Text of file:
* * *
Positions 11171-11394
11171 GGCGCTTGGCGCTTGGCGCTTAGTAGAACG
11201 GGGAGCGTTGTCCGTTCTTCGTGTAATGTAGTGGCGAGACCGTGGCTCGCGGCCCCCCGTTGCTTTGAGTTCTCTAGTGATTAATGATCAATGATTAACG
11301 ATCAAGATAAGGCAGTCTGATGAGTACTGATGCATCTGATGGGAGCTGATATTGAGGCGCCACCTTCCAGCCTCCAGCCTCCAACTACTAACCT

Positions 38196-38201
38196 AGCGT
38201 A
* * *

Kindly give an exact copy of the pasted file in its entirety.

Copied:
Positions 11171-11394
11171 GGCGCTTGGCGCTTGGCGCTTAGTAGAACG
11201 GGGAGCGTTGTCCGTTCTTCGTGTAATGTAGTGGCGAGACCGTGGCTCGCGGCCCCCCGTTGCTTTGAGTTCTCTAGTGATTAATGATCAATGATTAACG
11301 ATCAAGATAAGGCAGTCTGATGAGTACTGATGCATCTGATGGGAGCTGATATTGAGGCGCCACCTTCCAGCCTCCAGCCTCCAACTACTAACCT

Positions 38196-38201
38196 AGCGT
38201 A